England discovered freedom, or rather showed how the power-hungry can be tamed and obliged to consider, involve and not repress, their fellow citizens. Power was widely dispersed until recently when our political development went into reverse. Just at the time that the digital revolution and the internet has reduced the need for expertise, when travel and communication make participation in politics easier than ever before, we have gone back to an age when political leadership was the sport of rich men from a gated world. If we were true to our history, we would be using these developments to extend and deepen democracy, but we today seem unable to make the transition to a more democratic society.
When all women were able to vote in 1928, it was the culminating moment in a long process by which participation in politics had been made possible for more and more people. As early as the ninth century, England had evolved the idea of equality before the law, dispersal of power and decision-making through discussion and consensus. The realisation of those principles took over a thousand years; the famous milestones include Magna Carta, the trial and execution of Charles I, the Glorious Revolution, the Great Reform Acts and the Representation of the People Act of 1928.
Power was little by little made more accountable; more and more people were involved in the political process; central government was circumscribed so that communities might run their own affairs; the law began to work for the poor as for the rich.
In the eighteenth and nineteenth centuries, Europeans looked to England as the example of how a society should be run. In Clerkenwell, over a small shop, there is a plaque which commemorates that Italian liberals met there in the eighteenth century to plan the freeing of their country from imperial rule and its democratisation on the English model; in the same period Germans and Russians, Spaniards and Poles met in London to learn from our achievements: limited government, parliamentary accountability, popular representation and a legal system in which the people might have faith.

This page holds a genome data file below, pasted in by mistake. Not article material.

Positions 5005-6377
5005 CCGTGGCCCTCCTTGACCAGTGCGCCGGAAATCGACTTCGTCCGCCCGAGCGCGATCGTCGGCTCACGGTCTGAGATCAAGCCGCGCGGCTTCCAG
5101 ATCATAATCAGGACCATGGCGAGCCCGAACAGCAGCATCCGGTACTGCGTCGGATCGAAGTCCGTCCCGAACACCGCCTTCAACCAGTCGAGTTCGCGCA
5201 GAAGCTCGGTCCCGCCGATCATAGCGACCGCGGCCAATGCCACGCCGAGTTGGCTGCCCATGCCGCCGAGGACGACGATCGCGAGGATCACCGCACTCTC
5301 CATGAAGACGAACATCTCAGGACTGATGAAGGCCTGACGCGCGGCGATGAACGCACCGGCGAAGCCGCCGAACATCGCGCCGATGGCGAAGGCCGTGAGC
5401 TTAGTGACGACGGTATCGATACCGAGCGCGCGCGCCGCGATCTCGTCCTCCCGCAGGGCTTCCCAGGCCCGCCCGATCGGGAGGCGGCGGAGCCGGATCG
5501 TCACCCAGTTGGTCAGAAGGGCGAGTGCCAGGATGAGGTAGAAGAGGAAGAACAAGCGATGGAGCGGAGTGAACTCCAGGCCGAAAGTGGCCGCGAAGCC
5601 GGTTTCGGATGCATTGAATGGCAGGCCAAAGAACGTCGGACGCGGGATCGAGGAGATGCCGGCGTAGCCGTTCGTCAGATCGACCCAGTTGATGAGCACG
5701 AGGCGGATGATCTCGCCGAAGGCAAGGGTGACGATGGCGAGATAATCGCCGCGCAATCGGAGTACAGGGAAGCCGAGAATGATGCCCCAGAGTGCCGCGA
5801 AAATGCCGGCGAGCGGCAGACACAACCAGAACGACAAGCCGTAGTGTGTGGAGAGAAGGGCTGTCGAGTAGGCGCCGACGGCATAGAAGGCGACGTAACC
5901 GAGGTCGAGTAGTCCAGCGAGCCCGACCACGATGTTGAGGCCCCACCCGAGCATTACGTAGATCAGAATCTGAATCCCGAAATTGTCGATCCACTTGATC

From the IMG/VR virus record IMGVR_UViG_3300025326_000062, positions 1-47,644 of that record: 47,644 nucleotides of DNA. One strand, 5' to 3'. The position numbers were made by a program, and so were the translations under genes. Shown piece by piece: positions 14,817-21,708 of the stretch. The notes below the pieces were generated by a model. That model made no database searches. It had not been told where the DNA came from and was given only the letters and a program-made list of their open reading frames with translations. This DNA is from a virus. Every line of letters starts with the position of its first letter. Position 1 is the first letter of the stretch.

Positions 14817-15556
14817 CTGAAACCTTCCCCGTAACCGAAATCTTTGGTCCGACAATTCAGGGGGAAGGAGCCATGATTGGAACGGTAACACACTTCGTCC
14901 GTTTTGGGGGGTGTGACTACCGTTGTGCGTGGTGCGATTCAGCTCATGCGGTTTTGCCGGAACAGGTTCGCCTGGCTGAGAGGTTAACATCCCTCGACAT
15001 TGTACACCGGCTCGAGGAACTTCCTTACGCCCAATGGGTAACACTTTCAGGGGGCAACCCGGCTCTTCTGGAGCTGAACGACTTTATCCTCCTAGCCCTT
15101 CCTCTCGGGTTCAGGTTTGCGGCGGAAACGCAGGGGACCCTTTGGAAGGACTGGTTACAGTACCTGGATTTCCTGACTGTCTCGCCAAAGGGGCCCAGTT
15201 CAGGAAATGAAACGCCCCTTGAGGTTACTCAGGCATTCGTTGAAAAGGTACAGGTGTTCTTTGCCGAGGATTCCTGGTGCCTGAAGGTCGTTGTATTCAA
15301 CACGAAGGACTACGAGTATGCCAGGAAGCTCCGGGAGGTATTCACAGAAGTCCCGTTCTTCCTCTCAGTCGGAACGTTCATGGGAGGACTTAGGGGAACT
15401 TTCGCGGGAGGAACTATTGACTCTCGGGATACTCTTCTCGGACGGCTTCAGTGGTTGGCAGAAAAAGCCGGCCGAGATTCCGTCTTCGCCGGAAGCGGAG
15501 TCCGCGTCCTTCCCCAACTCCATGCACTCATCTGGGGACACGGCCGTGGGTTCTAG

Despite reprehensible passages in its history, the Anglosphere has provided the best known environment for people to flourish, established models of human welfare and standards of behaviour admired everywhere; has initiated the institutions of global governance and peace-keeping; has created societies in which conflict is by and large restrained and political transitions are peaceable. England over those 1,000 years developed the rule of law, the institutions of representative government and the concept of rights.
Not only was it other Europeans who sought to learn from us. Wherever there is an English-speaking country, these ideas are implanted. In many other parts of the world, particularly where the English or Americans had colonies, they are aspirations. An early manifestation of concern for human rights, the campaign against slavery, was initiated in England in the eighteenth century and was the forerunner of movements of social welfare, public health and mass education which are copied all over the world.
Compared with most other countries, Anglophone societies have been more socially mobile, more open to enterprise and providing of opportunities to participate and to succeed. Any one of these achievements is extraordinary in the perspective of past human societies in which a great gulf between power-holders and people was normal and in which violence and exploitation were fatalistically accepted. Today, all over the world people want their countries to be ‘modern’; it is the Anglophones who created the very idea of modernity, so sometimes people have confused being modern with being Anglo-American. Until recently that is, when alternative models of modernity have had to be recognized.
The Anglosphere has been resilient. Over the centuries it beat off challenges from ideologically-inimical Spain, France, Germany and Russia. And yet today three happenings have lessened admiration for the Anglosphere. First, the bloody war on Iraq and the meddling in other Muslim countries, using the promotion of democracy and rights as an excuse, is perceived as aggressive and hypocritical. Second, the huge success of authoritarian China has made the world question the efficacy of the Anglophone model, which was supposed to be the only one able to deliver development. Third, the present economic crisis overhanging the Western world has shaken confidence in Western institutions, particularly as the crisis is perceived as a consequence of politicians’ incompetence.
Critics argue that what is wrong with the West is no mere economic crisis that can be solved by economic policies but that the economic problem is the symptom of a social crisis, the failure to adjust to the new realities of a world in which China, India, Brazil and Russia are becoming influential economies. We have to learn to survive in a world economy in which we are hugely outnumbered by people who are not only hungry and determined but also day by day educated and trained to standards that rise inexorably.
Others do not believe that there is an economic and social crisis as much as a political crisis. What do they mean?